Research over the past century has shown that the rates and magnitudes of climatic change constitute a continuum. Changes have now been identified in the climatic record that range in duration from interannual through decades and centuries to the multi-millennial time-scale. Examples range from the drought years of the 1930 and 1970 decades to the ponderous comings and goings of the ice-ages. More recently it has become clear that some changes can be quite rapid. In recent decades great progress has been made in identifying the causes of climatic variation.
The present understanding of the causes of climatic change emphasizes continental drift (or ‘plate tectonics’) at the million-years' scale, with pulses of plate movement producing significant bursts of volcanic activity that may act on the millennial or century scale. At the multi-millennial scale there is growing agreement that the variations in irradiance of the Earth, resulting from slow changes in the Sun-Earth geometry (the so-called Milankovitch variations), exercise the operative control on the timing of ice-ages and interglacials. At the decadal and interannual scales there is less agreement; but there is at least a body of research which suggests that significant volcanic activity is a contributing factor. There is considerable agreement—but little direct evidence—that anthropogenic causes such as increased carbon dioxide and other Man-made or-enhanced trace gases in the atmosphere, will be important in the coming decades.
Cultural responses might be expected to differ across this continuum. To assess the expected response to a climatic variation, one must know at least the shape of the response surface.
There is probably a critical threshold combination of climatic change magnitude and duration. Human cultures seem to be adapted to frequently-occurring short ‘aberrations’ from the expected climate. Some evidence indicates, on the other hand, that relatively small changes of climates (of the order of a century in duration) have been associated over the past 8,000 years with cultural changes that proved large enough to lead to different names being assigned in perhaps half of the cultural termini identified. A climate model which includes the effect of volcanic aerosols, suggests that most of the climatic changes associated with these globally synchronous cultural termini are related to peaks of volcanic activity. Some apparently catastrophic events have been recognized in this connection.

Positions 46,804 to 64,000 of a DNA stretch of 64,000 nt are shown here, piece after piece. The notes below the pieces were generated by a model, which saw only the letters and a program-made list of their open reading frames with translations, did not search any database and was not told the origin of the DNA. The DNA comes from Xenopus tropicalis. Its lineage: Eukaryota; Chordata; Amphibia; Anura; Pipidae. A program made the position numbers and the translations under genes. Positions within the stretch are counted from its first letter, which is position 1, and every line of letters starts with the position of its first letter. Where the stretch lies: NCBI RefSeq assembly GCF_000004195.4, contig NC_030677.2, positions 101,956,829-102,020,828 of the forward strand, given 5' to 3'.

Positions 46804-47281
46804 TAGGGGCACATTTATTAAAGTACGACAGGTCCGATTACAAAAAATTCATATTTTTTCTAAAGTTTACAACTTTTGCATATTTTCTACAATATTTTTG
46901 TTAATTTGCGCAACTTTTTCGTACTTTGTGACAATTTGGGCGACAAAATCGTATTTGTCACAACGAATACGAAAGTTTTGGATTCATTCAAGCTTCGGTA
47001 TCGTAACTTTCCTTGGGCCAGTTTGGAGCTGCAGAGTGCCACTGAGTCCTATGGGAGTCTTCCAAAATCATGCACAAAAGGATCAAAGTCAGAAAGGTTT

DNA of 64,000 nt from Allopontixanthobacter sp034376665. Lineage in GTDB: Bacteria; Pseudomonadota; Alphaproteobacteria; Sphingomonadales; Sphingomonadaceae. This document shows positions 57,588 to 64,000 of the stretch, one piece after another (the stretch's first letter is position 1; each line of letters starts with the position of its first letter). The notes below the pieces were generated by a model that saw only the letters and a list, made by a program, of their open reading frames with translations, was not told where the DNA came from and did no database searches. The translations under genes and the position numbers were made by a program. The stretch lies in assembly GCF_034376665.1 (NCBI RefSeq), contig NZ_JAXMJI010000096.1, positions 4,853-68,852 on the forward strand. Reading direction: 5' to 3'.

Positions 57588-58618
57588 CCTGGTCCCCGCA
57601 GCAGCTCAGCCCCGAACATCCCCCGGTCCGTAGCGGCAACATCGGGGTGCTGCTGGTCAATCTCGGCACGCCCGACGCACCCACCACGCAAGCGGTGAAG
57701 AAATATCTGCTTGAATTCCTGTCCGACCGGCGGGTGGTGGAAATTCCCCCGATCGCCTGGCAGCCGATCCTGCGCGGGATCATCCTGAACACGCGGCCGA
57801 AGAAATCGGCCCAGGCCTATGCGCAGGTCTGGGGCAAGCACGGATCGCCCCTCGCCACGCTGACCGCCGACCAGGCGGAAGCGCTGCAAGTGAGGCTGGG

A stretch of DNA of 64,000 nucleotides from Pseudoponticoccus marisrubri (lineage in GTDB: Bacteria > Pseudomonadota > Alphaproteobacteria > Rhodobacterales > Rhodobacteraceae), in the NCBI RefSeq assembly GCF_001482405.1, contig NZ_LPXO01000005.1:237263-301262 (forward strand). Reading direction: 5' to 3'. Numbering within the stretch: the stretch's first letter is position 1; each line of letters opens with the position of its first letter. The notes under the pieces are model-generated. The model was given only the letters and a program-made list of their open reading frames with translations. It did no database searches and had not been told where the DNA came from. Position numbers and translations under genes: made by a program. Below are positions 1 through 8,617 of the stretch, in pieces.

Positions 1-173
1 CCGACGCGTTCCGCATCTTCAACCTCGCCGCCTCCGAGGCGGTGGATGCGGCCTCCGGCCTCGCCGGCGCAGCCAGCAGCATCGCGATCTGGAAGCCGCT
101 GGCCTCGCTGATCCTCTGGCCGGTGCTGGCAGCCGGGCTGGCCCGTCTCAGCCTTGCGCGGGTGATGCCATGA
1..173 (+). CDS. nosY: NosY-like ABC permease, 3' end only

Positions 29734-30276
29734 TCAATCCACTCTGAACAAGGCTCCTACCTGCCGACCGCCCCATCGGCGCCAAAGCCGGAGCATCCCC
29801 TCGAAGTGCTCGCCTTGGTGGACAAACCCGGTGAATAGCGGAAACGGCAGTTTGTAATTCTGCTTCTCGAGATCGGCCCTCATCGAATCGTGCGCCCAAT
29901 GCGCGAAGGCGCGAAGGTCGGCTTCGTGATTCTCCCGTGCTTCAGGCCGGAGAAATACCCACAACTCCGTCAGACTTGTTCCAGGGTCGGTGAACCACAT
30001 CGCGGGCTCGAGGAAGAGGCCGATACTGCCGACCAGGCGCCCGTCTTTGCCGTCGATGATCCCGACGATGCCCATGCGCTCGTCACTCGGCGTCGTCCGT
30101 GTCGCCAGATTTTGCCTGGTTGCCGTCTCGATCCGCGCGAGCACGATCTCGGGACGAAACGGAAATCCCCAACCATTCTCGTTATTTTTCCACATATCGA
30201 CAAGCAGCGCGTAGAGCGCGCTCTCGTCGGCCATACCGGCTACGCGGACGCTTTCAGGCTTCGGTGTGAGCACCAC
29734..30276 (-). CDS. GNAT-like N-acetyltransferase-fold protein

There remains the problem of assessing, in realistic terms, the impact of large-magnitude climatic variations on modern human societies. Of particular concern is the effect of climatic events associated with very large-scale short-term insertions of aerosols into the atmosphere. It is likely that non-equilibrium models of the atmosphere, with specified sea-surface temperatures, would give realistic results if refined to the degree that they could replicate events of lesser magnitude which have occurred in the past century. At present there appear to be no models in which the formulation of the radiative effect of aerosols or gases gives a good match with observed radiative effects. It seems that much more research, including field experiments, will be needed if science is to supply reliable advice to society on the nature of coming climatic changes.